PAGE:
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ASTM D3424 - Print Material Lightfastness & Weatherability Evaluation

ASTM D3424 - Standard Practice for Evaluating the Relative Lightfastness and Weatherability of Printed Matter:

The ASTM D3424 standard, which was withdrawn in 2020, was a guide for evaluating the lightfastness and weatherability of printed matter. Understanding the operation of this standard is important to appreciate how such evaluations can be conducted today.

Lightfastness refers to the ability of printed colors to resist fading when exposed to light, while weatherability refers to the ability of printed colors to resist degradation due to weather conditions, including exposure to UV radiation, rain, humidity, and extreme temperatures.

The ASTM D3424 standard covered the following methods to evaluate these characteristics:

Method 1 - Daylight behind window glass: This is the most basic form of testing where the printed matter is exposed to daylight behind a window. The protective window glass can filter out certain harmful UV wavelengths, providing a general understanding of how a printed material might perform indoors or in a window display.

Method 2 - Outdoor weathering: In this method, the printed matter is exposed to actual outdoor conditions without any cover. This method tests the resilience of the print to real-world conditions such as sunlight, rain, and temperature fluctuations.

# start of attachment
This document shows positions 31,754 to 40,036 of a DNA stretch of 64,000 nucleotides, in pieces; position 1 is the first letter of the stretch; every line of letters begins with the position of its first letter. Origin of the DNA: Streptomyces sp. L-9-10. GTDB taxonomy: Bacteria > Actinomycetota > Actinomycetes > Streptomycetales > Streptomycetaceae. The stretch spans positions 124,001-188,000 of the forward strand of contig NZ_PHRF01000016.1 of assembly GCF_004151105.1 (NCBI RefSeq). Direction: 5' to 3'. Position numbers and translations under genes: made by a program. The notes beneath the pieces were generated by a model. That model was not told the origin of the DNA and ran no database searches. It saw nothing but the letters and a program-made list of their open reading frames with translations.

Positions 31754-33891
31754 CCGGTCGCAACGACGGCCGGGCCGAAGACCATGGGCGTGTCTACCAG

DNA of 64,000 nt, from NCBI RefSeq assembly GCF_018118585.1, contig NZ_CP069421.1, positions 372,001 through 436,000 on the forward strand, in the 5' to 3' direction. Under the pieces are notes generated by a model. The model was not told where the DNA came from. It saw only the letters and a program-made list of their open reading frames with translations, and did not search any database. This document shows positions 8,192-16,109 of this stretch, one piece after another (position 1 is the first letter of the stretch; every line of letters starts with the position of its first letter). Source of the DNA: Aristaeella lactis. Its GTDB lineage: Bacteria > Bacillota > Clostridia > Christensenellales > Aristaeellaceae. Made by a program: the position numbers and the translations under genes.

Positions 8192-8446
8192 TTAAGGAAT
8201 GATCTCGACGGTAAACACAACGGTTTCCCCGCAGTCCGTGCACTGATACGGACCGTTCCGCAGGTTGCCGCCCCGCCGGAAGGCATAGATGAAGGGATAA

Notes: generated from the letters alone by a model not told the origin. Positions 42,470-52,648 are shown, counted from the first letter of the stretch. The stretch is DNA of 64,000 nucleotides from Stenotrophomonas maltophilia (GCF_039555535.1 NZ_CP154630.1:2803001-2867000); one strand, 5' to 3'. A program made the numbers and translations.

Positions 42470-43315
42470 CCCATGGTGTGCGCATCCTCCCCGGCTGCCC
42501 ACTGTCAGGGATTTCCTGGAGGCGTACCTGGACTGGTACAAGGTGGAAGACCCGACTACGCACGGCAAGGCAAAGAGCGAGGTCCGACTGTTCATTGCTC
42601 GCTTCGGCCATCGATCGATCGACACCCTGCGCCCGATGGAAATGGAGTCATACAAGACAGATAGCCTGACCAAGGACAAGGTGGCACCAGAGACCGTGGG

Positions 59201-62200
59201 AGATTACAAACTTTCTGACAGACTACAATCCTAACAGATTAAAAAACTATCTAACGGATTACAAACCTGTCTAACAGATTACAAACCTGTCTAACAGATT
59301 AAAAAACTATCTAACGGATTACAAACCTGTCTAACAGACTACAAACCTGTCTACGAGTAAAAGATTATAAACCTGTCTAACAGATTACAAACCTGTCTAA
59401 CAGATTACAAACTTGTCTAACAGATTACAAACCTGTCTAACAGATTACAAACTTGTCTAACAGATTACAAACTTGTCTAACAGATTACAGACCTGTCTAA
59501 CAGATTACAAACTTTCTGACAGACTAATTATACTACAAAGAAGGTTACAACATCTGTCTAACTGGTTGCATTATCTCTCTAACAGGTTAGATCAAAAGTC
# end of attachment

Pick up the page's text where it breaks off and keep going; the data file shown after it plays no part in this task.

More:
Method 3 - Xenon-arc apparatus with window glass filters: This is an accelerated testing procedure that uses a xenon-arc lamp. This lamp produces light that closely resembles natural daylight. When combined with window glass filters, it simulates the exposure conditions of Method 1, but at an accelerated rate.

Method 4 - Xenon-arc apparatus with water spray and daylight filters: This method builds upon Method 3 by adding a water spray feature to mimic natural weather conditions such as rain and humidity. The daylight filters in this method simulate outdoor weathering.

Method 7 - Fluorescent lamp apparatus to simulate indoor fluorescent lighting in combination with window-filtered daylight: This test simulates conditions in an indoor environment where the printed matter is exposed to a combination of fluorescent lighting and daylight filtered through a window.

Method 8 - Fluorescent lamp apparatus operating with fluorescent cool white lamps: This is another indoor testing method where the printed material is subjected to lighting conditions created by fluorescent cool white lamps.

These testing methods were used to evaluate the ability of printed matter to resist fading and weathering. The results could be used to guide the selection of appropriate printing materials for specific use cases and to validate the quality of printed products.

It is important to note that lightfastness and weatherability depend not only on the type of ink used but also on other factors such as the substrate (the material on which printing is done), the thickness of the print, and the printed area.

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